Which raises an important question that I’ve never really addressed in the blog’s three-year history: How do I decide which wines I like? What are my criteria? What makes a well-made wine? This is especially relevant given Monday’s release of the 2011 $10 Hall of Fame. It is, as always, an eclectic mix — grocery store wines, wines made with odd grapes, lots of rose, wines from small producers, and even chardonnay and cabernet sauvignon. What qualities do I find that sets them apart?

The first thing to understand is that wine is subjective. Everyone’s palate is different. What I taste in a wine may not be what you taste. The second thing to understand is that there are no bad wines. If you like a wine, it’s good, and it doesn’t matter what anyone else thinks.

That’s why I don’t use the words “good” and “bad” to describe wine. They’re empty adjectives and much too subjective — my interpretation of what wine should taste look, as if I was the wine tasting god and everyone had to obey my decisions. I’m also not a fan of descriptions like smooth; I’m not quite sure what that means. Water tastes “smooth,” but it’s not very wine-like. Smooth, I think, is an adjective people who drink a lot of poorly-made wine use when they find a wine that isn’t too tannic or too acidic. Too often, it’s a backhanded compliment.

Instead, I look for several other criteria:

Is the wine flawed? It is corked or oxidized or dirty or out of balance, or any of the countless faults that can creep in?

• Is it varietally correct? If it’s chardonnay, does it taste like chardonnay? This is the most difficult criteria, oddly enough, since wine styles are ever changing. What was considered pinot noir 10 years ago is not necessarily considered pinot noir today, and I have to take that into account.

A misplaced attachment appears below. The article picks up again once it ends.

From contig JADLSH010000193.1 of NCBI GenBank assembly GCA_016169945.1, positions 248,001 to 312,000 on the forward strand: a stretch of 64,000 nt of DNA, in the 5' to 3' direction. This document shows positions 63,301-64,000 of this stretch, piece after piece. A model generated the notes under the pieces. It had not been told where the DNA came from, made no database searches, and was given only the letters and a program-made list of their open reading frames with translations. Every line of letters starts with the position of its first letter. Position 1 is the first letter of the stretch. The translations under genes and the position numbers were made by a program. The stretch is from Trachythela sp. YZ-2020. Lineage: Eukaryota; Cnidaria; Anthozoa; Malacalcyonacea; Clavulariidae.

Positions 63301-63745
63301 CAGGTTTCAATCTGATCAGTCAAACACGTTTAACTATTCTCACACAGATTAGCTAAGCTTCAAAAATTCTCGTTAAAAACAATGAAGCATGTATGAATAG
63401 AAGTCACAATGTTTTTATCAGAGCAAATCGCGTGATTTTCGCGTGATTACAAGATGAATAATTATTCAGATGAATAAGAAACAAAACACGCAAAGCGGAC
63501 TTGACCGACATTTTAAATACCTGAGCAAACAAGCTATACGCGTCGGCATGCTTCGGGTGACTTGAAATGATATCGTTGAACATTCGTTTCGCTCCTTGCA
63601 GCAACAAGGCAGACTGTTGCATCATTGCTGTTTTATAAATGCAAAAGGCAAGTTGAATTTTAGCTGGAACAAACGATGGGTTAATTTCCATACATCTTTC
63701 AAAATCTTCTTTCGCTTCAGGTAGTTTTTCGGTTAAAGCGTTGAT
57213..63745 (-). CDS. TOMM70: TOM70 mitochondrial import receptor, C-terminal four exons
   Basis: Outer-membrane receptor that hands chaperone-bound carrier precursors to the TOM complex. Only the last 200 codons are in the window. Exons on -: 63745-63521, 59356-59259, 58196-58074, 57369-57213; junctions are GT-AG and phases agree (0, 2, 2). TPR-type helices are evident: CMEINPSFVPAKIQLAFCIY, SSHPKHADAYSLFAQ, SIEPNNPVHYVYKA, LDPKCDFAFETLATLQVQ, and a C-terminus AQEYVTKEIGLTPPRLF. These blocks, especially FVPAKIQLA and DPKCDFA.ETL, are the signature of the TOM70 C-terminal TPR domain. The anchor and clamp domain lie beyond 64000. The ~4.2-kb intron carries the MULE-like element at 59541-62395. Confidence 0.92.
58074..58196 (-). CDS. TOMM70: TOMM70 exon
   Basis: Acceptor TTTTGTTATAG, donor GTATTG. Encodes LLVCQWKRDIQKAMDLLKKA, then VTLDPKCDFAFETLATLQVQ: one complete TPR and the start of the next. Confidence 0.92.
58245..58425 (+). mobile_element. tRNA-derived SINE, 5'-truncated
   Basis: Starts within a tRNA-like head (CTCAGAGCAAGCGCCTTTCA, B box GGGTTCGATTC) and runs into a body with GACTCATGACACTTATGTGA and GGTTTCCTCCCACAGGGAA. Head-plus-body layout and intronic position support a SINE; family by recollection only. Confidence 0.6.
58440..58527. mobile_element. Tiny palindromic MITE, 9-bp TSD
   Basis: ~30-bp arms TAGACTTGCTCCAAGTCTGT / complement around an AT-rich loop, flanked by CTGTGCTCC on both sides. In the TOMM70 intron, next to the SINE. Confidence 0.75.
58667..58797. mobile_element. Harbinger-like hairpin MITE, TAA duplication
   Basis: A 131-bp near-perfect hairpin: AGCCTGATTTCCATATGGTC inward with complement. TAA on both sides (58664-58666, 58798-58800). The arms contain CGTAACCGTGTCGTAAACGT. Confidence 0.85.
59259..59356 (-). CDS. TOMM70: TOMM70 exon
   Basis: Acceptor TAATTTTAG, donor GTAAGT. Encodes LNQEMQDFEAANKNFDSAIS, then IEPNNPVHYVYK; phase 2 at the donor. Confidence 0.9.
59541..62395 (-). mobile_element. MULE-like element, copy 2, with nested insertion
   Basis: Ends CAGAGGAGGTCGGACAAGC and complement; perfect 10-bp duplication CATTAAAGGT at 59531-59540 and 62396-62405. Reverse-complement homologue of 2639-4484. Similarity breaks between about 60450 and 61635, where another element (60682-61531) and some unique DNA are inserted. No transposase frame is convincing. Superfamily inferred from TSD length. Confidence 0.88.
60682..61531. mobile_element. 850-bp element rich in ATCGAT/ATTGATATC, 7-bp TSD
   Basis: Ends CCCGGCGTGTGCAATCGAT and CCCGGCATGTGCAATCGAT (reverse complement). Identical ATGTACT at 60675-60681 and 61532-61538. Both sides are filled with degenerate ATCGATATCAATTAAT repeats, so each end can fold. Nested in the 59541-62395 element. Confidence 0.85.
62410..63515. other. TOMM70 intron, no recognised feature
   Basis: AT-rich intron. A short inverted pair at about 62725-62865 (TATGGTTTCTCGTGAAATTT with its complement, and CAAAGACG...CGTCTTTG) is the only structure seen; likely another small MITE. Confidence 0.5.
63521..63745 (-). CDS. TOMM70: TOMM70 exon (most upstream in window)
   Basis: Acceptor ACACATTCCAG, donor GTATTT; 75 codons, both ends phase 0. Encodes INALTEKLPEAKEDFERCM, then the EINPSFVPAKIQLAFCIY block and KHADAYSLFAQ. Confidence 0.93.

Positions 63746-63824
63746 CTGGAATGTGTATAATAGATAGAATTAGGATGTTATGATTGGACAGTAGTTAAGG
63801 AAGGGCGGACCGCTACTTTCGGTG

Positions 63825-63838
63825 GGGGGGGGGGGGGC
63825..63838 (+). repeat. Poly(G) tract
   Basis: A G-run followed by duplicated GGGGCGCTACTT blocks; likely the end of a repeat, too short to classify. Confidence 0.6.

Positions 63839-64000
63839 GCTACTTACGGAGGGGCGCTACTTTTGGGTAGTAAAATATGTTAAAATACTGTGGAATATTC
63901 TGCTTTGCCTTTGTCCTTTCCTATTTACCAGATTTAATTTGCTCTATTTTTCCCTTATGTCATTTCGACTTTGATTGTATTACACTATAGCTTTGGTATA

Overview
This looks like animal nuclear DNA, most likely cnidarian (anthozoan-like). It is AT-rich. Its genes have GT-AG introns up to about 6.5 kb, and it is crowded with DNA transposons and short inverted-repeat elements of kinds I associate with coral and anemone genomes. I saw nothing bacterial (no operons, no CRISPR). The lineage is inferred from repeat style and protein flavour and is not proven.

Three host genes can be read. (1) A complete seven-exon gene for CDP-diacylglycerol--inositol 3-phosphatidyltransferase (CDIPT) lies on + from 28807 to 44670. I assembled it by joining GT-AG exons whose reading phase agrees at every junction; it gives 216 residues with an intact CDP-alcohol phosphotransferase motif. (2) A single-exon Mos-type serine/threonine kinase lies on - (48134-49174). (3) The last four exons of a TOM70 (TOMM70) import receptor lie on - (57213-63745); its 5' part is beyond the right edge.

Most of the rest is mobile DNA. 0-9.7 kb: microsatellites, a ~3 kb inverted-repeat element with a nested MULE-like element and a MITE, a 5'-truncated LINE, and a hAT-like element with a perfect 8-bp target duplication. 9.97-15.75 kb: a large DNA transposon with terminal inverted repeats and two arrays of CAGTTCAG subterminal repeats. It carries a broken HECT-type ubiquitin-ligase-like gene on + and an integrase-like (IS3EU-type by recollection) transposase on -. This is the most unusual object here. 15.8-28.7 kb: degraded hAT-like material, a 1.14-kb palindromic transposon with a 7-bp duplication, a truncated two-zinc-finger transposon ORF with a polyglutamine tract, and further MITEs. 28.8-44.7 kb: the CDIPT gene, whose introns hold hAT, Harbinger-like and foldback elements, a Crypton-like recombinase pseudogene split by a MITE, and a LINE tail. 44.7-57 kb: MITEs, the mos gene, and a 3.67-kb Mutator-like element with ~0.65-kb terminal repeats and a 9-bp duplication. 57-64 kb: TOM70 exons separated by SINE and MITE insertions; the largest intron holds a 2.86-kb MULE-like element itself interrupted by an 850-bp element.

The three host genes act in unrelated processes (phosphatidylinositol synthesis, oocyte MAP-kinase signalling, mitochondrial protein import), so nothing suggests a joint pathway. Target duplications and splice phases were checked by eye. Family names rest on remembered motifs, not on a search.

• Did the winemaker accomplish what he or she wanted to do? Does the wine taste like the winemaker wanted it to taste? This is not always as easy as it seems.

• Can I appreciate the wine even if I don’t like the style? I’ve noted many times how I feel about merlot, yet a merlot made the Hall of Fame in 2009 and 2010. I was able to put my prejudices aside and taste the wine for what it was, not what I thought it should be. (Note to wine snobs: Do this the next time you drink riesling.) This is the most difficult thing to do in wine, and it doesn’t matter if you’ve been drinking wine as long as I have or if you’re just starting.

• Is the wine honest? Yes, this is probably subjective, but I think it’s crucial to determining quality. Think about how many $10 red wines, regardless of producer, taste more or less the same, full of fruit and without much acid or tannin, and the cabernet tastes like merlot and the merlot tastes like shiraz. In this, they’re made to appeal to a specific demographic, and the idea was not to make quality wine, but to make adequate wine. And who needs adequate wine? Adjectives like interesting or intriguing are hallmarks of honest wine, because honest wine offers some characteristic that adequate wine doesn’t.

Because, in the end, it’s about finding wine that I like — and, hopefully, that you will too.